Gila County’s unemployment rate dropped sharply in April, moving the region within spitting distance of the state and national rates.
The county’s April rate dropped from 10.1 percent in March to 8.9 percent in April, the biggest one-month drop since the recession took hold.
By comparison, the national rate for the same period dropped from 8.2 to 8.1 percent and the Arizona rate dropped from 8.6 percent to 8.2 percent.
The detailed state and county rates generally come out about a month behind the overall national rate. Therefore, the recently released local rates remain shadowed by last week’s national rates for May — which rose from 8.1 percent to 8.2 percent on news of much weaker than expected job growth.
Nonetheless, the strong April numbers offer signs that both Gila County and Arizona are finally gaining on the national average after three years of frustrating lag.
Then again, the big jump in the Gila County rate stemmed in part from the number of people who gave up looking or moved away. The county’s civilian workforce actually declined by about 1 percent to 21,735.
The number of unemployed people in Gila County dropped 13 percent to 1,929. The figures also don’t include people who have taken part-time jobs, although they want full-time work.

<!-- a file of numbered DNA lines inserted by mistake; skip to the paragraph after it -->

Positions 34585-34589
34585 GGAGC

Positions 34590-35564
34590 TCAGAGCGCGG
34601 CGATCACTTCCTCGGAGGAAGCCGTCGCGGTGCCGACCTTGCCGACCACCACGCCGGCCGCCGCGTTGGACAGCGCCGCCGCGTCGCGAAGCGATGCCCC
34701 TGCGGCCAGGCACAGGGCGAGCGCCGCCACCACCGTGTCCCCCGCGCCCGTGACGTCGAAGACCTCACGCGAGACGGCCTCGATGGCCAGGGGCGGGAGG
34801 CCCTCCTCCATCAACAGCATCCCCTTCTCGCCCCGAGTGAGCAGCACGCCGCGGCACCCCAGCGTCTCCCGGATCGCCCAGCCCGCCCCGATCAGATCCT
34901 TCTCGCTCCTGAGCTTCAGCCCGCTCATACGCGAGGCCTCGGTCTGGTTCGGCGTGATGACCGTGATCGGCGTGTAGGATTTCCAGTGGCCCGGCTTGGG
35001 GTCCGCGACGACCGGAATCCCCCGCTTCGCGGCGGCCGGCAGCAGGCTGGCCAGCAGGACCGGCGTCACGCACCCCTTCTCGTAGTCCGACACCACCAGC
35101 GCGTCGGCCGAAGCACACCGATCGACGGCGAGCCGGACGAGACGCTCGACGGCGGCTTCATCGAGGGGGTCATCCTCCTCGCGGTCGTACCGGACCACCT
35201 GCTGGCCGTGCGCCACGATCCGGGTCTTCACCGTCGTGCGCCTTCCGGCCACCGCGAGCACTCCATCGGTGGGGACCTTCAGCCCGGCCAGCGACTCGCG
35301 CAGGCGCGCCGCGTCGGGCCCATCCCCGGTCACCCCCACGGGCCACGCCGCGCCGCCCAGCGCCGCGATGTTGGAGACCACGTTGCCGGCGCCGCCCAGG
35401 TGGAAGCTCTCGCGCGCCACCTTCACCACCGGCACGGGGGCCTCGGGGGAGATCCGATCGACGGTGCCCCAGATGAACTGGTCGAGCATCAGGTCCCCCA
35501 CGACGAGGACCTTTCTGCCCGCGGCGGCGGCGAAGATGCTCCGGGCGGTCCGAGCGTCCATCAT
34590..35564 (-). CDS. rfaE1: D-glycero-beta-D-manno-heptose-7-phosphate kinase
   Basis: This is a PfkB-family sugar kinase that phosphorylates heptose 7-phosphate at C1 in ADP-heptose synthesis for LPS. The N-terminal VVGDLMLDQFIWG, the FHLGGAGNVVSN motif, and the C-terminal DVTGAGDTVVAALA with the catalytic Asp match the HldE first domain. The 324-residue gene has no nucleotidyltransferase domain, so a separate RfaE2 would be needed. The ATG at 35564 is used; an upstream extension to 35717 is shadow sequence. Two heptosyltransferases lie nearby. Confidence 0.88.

Overall, the report offers some encouragement for Arizona. A year ago, the state’s unemployment rate stood at 9.6 percent, after peaking well above the national average.
The addition of 9,300 non-farm jobs statewide in April scored well above the historical average of 5,600 new jobs for the month.
The job growth remained especially strong in the private sector, since the government sector added just 1,400 jobs — right on track with the long-term average for the month. Most of the increases in government jobs came from local schools.
Job changes by sector included:
Business and Professional Services: up 3,600, nearly twice the long-term average.
Trade and Transportation: up 2,800 jobs, well above the long-term average.
Construction: up 1,900 jobs, well above the long-term average although the sector remains far below its pre-recession peak.
Financial Activity: up 1,100 jobs, nearly three times the long-term average.
Educational and Health Services: up 700 jobs, a bit below the long-term average.
Manufacturing: up 100 jobs, which was actually an improvement over the average loss of 400 jobs a month for the long-term average.
Leisure and Hospitality: down 1,100 jobs, far worse than the long-term average — but typical for the time period since the recession. That’s bad news for Rim Country, which remains heavily dependent on tourism with the construction industry still struggling.
Arizona has added 46,000 non-farm jobs to its economy in the past year, a roughly 2 percent gain.
For the year, professional and business services, educational and health services, construction and leisure and hospitality have all increased the jobs available by at least 7 percent.
Government has increased employment by just 4 percent.